There are few sources concerning the language in the dark ages, a time of turmoil, barbarian incursions and population movements. This period, however, appears to have played a decisive part in the formation of the Modern Greek dialects. For instance, during this period the short forms of several words that are used to this day were formed by dropping the initial and final unstressed vowels, as in 'ospition' > 'spiti' (house), 'opsarion' > 'psari' (fish), 'eroto' > 'roto' (ask) etc.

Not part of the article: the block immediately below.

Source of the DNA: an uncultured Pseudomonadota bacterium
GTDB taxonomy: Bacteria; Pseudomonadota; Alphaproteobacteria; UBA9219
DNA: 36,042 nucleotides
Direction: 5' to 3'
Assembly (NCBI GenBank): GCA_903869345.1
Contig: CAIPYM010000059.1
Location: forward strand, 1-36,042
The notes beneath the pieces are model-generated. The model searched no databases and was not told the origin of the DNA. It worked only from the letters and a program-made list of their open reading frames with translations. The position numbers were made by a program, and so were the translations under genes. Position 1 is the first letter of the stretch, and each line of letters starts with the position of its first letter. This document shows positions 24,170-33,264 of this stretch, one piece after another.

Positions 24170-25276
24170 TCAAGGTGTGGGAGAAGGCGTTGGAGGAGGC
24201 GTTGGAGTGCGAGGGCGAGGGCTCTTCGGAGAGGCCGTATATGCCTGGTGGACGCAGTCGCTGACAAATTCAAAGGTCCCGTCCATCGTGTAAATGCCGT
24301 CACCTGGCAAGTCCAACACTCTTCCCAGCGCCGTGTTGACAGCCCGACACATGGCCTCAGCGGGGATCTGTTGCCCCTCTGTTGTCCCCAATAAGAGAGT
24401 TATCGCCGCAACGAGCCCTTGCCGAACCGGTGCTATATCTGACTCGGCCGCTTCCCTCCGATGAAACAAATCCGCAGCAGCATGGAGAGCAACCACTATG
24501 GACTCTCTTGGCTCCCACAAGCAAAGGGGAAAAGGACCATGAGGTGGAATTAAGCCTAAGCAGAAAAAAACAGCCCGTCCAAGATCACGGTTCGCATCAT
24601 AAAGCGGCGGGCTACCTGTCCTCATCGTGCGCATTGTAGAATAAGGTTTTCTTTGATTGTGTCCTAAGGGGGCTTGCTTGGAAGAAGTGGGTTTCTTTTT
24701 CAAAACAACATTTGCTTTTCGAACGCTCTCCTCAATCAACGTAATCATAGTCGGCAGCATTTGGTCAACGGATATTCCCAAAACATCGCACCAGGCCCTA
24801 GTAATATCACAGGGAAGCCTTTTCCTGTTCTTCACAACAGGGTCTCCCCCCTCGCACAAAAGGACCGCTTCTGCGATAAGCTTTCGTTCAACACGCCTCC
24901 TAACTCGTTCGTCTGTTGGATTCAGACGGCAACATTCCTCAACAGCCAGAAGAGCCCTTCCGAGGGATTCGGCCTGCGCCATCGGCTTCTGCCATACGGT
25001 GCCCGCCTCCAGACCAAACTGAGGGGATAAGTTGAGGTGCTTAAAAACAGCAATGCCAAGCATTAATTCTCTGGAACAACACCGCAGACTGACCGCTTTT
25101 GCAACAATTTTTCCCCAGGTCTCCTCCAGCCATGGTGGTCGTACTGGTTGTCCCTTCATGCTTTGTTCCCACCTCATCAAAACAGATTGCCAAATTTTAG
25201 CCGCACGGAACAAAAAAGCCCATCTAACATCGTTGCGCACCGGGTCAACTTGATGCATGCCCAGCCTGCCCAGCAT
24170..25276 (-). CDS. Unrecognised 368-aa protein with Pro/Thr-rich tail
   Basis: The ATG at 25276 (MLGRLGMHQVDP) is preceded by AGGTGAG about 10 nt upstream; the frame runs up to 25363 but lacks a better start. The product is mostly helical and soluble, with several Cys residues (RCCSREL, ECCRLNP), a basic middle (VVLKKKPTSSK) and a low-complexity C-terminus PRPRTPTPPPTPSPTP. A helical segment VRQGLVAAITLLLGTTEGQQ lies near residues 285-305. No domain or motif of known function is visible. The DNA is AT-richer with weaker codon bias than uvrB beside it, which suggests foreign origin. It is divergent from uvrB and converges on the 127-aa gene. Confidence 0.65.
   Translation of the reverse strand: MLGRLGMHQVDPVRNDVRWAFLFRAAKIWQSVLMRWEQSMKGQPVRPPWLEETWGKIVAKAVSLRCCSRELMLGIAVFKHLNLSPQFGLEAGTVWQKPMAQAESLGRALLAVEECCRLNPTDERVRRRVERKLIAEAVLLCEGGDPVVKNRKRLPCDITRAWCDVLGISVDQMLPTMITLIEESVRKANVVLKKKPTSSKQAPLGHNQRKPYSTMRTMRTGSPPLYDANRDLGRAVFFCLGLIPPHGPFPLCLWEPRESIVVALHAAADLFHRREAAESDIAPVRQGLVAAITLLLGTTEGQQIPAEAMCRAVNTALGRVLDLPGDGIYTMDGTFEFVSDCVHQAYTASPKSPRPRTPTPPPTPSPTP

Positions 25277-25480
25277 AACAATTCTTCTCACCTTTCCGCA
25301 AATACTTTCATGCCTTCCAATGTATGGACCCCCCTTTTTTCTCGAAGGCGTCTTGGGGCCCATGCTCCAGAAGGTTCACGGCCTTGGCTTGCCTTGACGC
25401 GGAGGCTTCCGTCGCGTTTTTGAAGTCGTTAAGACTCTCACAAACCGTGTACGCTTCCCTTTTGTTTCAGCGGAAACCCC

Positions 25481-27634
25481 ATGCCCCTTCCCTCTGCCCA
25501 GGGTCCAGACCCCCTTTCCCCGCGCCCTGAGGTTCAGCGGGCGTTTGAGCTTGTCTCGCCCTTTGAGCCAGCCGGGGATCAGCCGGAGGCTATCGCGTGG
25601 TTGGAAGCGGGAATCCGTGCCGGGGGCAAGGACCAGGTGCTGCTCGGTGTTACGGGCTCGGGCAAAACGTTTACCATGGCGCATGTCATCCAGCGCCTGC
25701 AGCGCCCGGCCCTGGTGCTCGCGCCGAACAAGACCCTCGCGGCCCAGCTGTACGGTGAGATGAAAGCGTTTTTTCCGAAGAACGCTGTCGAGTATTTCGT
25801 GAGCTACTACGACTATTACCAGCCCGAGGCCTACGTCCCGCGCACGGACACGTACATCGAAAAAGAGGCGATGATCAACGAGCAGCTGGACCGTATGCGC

In this period the spoken language continued to acquire loan-words from other tongues: mainly from Latin, as in Late Antiquity, and possibly from Slavonic as well, since Slav-speaking populations started settling in Macedonia (although the majority of the population remained Greek-speaking). Compounding was another source of new vocabulary that was greatly used in this period, as in 'toxofaretron' (bow and quiver), 'eisoexodos' (entry and exit), 'asproforeo' (to wear white) etc.